In this first comprehensive national survey on the prevalence of CVS in computer office workers from a South Asian country, the 1 year prevalence of CVS was 67.4 %. Previous studies on CVS from Malaysia (68.1 %) and Nigeria (74.0 %) have demonstrated similar results [13, 17]. In contrast, another study among medical and engineering students in Chennai has found a higher prevalence of CVS (80.3 %) , whereas a study among keyboard users in Mauritius has found a lower prevalence of CVS (59.9 %) . The higher prevalence observed in the study from Chennai (80.3 %) is possibly due to the involvement of neck and shoulder pain as a symptom of CVS by the study team, whereas our definition of CVS consisted only of eye/visual symptoms apart from headache. Also in our study only the symptoms which lasted at least 1 week were considered as symptoms of CVS whereas they had no specification on duration of symptoms and therefore included even transient symptoms .
The most common symptom reported in the present cohort was headache (45.7 %), followed by dry eyes (31.1 %) and pain in and around the eyes (28.7 %). Megwas and Daguboshim reported that headache (41.8 %), pain (31.6 %) and eye strain (26.7 %) were the most prevalent visual symptoms among VDT users . Headache was the most commonly reported symptom in computer users in several other similar studies [13, 20, 21]. Headaches is often accompanied by other symptoms of CVS, though many patients do not consider it to be a directly vision-related problem . Human eyes need to adjust themselves in order to see objects from different distances, such as by changing the size of pupil, lengthening or shortening the lens to change eye focus, and contracting extra-ocular muscles to coordinate the two eyes. If computer user needs to view computer screen while looking at a paper on the table from time to time, the eyes have to adjust constantly. In addition, the words and images on a computer screen are difficult for the eyes to focus on due to their poor edge resolution. The eyes tend to change the focus to a resting point and then refocus on the screen. For these reasons, constant focusing and refocusing is required. These constant changes take place thousands of times a day when a computer user stares at a computer screen for hours, which then stresses the eye muscles leading to eye fatigue and discomfort causing headaches .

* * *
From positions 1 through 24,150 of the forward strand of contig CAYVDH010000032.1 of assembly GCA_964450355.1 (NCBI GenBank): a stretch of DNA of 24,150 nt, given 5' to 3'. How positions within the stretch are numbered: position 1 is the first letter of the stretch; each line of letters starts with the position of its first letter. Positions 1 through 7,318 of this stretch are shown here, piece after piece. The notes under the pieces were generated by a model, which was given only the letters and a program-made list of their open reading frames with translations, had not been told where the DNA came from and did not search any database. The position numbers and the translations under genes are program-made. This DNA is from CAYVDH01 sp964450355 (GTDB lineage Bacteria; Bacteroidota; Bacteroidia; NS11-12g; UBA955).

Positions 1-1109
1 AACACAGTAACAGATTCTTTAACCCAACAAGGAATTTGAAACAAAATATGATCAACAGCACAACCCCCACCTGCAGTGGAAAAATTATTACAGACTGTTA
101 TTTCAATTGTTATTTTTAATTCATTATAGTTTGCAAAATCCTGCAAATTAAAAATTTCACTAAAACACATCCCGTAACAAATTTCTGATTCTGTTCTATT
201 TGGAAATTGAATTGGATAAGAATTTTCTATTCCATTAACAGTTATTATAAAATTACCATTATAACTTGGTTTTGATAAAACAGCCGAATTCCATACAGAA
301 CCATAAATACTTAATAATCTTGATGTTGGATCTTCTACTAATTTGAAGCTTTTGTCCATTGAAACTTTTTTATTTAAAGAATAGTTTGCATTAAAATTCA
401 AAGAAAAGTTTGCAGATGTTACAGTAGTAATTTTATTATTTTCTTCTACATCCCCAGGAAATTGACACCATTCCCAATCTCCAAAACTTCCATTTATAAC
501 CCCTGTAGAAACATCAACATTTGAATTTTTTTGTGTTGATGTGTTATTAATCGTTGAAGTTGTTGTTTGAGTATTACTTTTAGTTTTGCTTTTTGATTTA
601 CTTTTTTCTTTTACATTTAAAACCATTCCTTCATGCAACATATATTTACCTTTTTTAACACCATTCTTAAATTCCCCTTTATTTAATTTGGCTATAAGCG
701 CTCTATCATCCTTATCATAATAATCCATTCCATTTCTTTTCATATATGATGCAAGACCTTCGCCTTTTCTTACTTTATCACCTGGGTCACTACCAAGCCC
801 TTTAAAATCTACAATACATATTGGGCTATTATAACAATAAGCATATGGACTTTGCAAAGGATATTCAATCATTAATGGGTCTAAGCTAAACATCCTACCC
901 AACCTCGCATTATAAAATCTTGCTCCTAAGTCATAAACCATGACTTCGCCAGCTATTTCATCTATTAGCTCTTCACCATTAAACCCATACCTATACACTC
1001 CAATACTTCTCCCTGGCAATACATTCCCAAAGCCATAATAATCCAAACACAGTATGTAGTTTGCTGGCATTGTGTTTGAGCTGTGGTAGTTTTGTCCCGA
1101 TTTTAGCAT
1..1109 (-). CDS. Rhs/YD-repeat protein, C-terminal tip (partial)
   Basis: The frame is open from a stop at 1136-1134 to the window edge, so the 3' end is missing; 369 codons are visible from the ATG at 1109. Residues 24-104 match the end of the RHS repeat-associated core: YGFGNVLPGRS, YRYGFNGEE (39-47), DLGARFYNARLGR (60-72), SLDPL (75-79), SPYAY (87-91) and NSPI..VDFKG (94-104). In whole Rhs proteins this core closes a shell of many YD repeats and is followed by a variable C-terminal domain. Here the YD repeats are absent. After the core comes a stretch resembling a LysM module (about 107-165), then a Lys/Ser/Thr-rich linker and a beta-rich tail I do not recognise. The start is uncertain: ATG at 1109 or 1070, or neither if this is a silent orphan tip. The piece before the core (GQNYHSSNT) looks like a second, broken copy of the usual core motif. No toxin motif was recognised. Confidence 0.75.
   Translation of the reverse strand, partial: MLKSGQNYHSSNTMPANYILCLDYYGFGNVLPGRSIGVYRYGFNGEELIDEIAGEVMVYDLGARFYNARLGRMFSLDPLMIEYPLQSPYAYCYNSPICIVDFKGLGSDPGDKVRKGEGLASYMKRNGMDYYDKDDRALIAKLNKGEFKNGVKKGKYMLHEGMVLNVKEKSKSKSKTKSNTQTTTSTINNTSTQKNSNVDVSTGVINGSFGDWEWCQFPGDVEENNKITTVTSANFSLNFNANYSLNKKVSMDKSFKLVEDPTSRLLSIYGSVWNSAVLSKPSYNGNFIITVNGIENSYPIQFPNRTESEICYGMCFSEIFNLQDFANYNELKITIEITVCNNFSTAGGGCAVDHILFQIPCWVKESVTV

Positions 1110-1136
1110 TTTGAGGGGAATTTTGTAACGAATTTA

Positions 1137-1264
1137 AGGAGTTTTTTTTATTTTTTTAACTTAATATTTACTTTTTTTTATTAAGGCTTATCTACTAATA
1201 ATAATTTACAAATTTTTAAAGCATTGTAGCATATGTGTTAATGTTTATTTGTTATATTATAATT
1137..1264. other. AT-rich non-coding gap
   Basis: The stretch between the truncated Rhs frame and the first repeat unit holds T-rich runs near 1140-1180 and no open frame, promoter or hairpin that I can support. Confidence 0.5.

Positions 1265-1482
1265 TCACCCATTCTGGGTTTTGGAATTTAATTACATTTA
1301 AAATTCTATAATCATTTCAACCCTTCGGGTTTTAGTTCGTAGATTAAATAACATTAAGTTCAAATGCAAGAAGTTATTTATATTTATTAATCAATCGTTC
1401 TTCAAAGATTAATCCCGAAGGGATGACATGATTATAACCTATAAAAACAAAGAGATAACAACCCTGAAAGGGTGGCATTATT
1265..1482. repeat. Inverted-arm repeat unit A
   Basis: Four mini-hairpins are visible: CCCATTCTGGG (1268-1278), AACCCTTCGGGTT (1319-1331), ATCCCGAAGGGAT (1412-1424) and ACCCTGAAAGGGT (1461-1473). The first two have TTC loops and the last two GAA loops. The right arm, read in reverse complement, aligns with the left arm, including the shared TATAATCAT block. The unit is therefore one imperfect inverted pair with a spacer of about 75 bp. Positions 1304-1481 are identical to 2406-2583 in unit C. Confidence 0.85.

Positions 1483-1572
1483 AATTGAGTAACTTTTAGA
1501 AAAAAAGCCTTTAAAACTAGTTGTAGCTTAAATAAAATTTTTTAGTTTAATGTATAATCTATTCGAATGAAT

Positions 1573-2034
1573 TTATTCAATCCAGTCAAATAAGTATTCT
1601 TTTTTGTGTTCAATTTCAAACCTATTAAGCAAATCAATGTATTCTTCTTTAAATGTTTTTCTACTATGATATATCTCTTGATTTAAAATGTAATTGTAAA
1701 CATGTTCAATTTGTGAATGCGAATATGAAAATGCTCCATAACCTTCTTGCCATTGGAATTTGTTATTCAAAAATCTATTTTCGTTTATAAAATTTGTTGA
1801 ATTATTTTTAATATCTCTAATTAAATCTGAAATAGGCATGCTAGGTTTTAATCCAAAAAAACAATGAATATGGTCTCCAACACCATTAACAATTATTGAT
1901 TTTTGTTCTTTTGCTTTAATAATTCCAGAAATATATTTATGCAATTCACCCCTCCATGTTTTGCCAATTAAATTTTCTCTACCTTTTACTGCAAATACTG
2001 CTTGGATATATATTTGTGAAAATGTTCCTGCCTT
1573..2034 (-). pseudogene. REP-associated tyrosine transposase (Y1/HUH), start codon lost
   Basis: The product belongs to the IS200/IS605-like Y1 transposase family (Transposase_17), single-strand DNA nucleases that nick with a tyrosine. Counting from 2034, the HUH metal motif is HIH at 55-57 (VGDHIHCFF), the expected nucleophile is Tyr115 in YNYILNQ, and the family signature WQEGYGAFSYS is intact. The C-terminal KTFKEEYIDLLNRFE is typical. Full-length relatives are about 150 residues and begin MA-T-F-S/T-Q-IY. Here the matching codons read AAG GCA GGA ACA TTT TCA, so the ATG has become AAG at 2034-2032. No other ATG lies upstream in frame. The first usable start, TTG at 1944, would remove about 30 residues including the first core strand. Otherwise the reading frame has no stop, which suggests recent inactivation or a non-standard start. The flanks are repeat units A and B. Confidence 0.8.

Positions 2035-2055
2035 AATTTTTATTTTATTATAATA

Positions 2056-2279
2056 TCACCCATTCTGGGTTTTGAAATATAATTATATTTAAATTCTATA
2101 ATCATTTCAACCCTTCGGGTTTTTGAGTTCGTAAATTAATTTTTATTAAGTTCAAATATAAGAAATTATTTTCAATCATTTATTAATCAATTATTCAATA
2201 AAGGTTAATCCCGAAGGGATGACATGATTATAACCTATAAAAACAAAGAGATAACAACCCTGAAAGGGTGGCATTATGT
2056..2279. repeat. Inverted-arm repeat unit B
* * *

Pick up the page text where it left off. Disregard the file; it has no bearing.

According to the results of the binary logistic regression analysis, the most significant risk factor for development of CVS was pre-existing eye disease (OR: 4.49) followed by use of contact lenses (OR: 3.21). Supporting this finding, a study done in Malaysia has revealed that use of correction spectacle/lenses were significantly associated with CVS (OR: 1.91) in multivariate logistic regression analysis, even after adjustment for other confounding variables . Furthermore, university students who were wearing spectacles experienced symptoms of CVS significantly more often than those who were not wearing spectacles . A study by Logaraj et al. also revealed that medical and engineering students wearing corrective lens (spectacle or contact lens) showed a significantly higher risk of developing headache (OR: 1.80) and blurred vision (OR: 2.10) . Possible explanations for the increased risk of CVS among those using correction spectacles/lenses is because the computer tasks are types of near work where letters on the screen are formed by tiny dots called pixels, rather than a solid image, it causes the eyes which already have some corrective problem to work a bit harder to keep the images in focus .